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By studying the area between the crystal core and the rim the team then worked out how long the rims had existed – revealing how long the magma was in the shallow chamber before it erupted.
The crystals showed the 1925-28 eruption at Nea Kameni took place three to ten weeks after the magma entered the shallow system.
As magma movement typically causes seismic activity, if any future seismic or inflation activity at Nea Kameni can be linked to magma recharge of the volcano, the scientists predict an eruption could follow within a similar timescale.
They hope this method can be applied to other volcanoes, allowing the pre-eruption behaviour to be better understood - and understanding of volcanoes to be extended back further in time.
Since January 2011, earthquakes have shaken the landscape and the Santorini volcano’s surface has lifted by about 140 millimeters
Seismic activity in Santorini, such as the underground movement of magma, from January 2011 to today has caused ground deformation that was detected by Envisat’s radar.
Even from an orbit about 800 km above the ground, deformations of a few centimetres can be detected by satellite radars.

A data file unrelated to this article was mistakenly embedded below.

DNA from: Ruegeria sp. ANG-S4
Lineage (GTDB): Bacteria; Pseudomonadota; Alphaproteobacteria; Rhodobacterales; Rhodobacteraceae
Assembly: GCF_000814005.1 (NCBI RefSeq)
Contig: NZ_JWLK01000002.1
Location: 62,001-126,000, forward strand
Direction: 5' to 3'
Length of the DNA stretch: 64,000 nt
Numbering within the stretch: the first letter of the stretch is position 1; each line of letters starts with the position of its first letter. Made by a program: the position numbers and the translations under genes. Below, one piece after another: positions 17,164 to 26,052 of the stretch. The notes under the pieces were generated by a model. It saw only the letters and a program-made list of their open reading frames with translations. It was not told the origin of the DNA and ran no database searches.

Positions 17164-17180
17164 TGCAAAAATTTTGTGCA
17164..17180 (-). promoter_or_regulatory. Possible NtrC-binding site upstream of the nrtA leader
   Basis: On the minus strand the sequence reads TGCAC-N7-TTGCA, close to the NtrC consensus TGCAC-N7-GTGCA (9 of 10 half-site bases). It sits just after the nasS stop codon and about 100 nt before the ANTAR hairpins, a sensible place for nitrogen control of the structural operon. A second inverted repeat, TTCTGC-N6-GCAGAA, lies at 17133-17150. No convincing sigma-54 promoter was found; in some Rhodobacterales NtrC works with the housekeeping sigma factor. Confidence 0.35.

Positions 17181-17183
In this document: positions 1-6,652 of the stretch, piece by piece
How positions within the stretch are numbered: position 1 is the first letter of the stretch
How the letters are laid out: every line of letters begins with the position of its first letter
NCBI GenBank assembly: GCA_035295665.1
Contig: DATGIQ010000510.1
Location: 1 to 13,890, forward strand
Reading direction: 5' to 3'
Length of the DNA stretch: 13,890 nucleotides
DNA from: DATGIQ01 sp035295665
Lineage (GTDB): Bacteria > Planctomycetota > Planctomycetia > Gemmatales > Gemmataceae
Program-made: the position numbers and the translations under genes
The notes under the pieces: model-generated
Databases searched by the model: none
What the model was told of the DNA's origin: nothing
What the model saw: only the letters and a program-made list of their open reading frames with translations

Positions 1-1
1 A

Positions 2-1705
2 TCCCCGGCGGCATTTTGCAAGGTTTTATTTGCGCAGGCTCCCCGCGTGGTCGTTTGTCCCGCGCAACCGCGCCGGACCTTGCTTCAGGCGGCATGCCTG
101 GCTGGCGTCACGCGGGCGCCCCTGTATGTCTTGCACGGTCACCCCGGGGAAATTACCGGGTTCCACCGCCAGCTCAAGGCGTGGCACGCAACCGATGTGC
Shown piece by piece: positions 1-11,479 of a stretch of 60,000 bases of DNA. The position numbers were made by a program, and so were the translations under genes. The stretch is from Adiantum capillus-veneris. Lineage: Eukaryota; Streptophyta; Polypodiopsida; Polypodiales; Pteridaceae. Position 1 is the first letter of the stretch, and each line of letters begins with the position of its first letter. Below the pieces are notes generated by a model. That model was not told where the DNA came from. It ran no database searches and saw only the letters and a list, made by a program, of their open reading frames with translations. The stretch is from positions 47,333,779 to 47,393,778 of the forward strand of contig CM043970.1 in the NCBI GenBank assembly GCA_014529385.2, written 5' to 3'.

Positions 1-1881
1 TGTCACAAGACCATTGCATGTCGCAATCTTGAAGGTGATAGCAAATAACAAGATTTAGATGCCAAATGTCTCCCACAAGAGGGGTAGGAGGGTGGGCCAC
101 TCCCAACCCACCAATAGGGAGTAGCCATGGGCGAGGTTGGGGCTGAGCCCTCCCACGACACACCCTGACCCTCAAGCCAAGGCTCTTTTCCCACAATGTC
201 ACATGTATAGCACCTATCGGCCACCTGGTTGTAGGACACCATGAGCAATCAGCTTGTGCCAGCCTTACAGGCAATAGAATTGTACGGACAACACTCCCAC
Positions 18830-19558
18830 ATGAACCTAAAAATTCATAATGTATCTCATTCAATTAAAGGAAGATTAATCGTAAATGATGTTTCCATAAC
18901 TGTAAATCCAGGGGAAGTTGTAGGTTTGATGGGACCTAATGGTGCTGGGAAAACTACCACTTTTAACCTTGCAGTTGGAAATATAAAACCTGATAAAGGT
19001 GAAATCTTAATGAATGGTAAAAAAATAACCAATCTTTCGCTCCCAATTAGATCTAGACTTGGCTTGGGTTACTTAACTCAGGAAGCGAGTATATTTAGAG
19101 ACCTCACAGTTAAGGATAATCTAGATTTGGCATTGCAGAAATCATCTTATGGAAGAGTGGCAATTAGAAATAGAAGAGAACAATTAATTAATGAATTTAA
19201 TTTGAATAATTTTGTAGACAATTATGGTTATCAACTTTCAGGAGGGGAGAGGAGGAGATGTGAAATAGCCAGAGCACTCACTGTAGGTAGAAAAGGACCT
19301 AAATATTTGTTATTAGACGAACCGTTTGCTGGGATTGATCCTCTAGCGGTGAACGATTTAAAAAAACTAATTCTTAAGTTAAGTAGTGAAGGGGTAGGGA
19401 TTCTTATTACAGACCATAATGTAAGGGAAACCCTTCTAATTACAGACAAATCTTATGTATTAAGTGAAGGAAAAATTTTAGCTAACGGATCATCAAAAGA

When two or more radar images of the same area are combined, changes in signal reflections between them can be measured. This technique called Differential Interferometric Synthetic Aperture Radar – or DInSAR – has become a useful tool for detecting ground deformation.
Envisat shows that the northeastern part of Santorini’s Nea Kameni volcano experienced an uplift of about 5 cm in 2011, while other areas of the volcano rose some 3–4 cm.
"Monitoring to detect any change of the status of the volcano presents a further step towards the understanding of physical processes related to volcanic eruptions that can lead to natural disasters," said Prof. Issaak Parcharidis from the Department of Geography at the Harokopio University of Athens.
During the first months of this year, Santorini saw a drop in the speed of deformation, accompanied by a reduction in seismic activity.
"After evaluation of local seismic activity, deformation and physicochemical changes, [we] concluded that during the last months the volcano presents a very limited activity, much lower than that of 2011," said Prof. Kosmas Stylianidis, Head of the Special Scientific Committee for the Monitoring of Santorini Volcano.
Contact with Envisat was lost on 8 April
We're concerned especially about those magma movements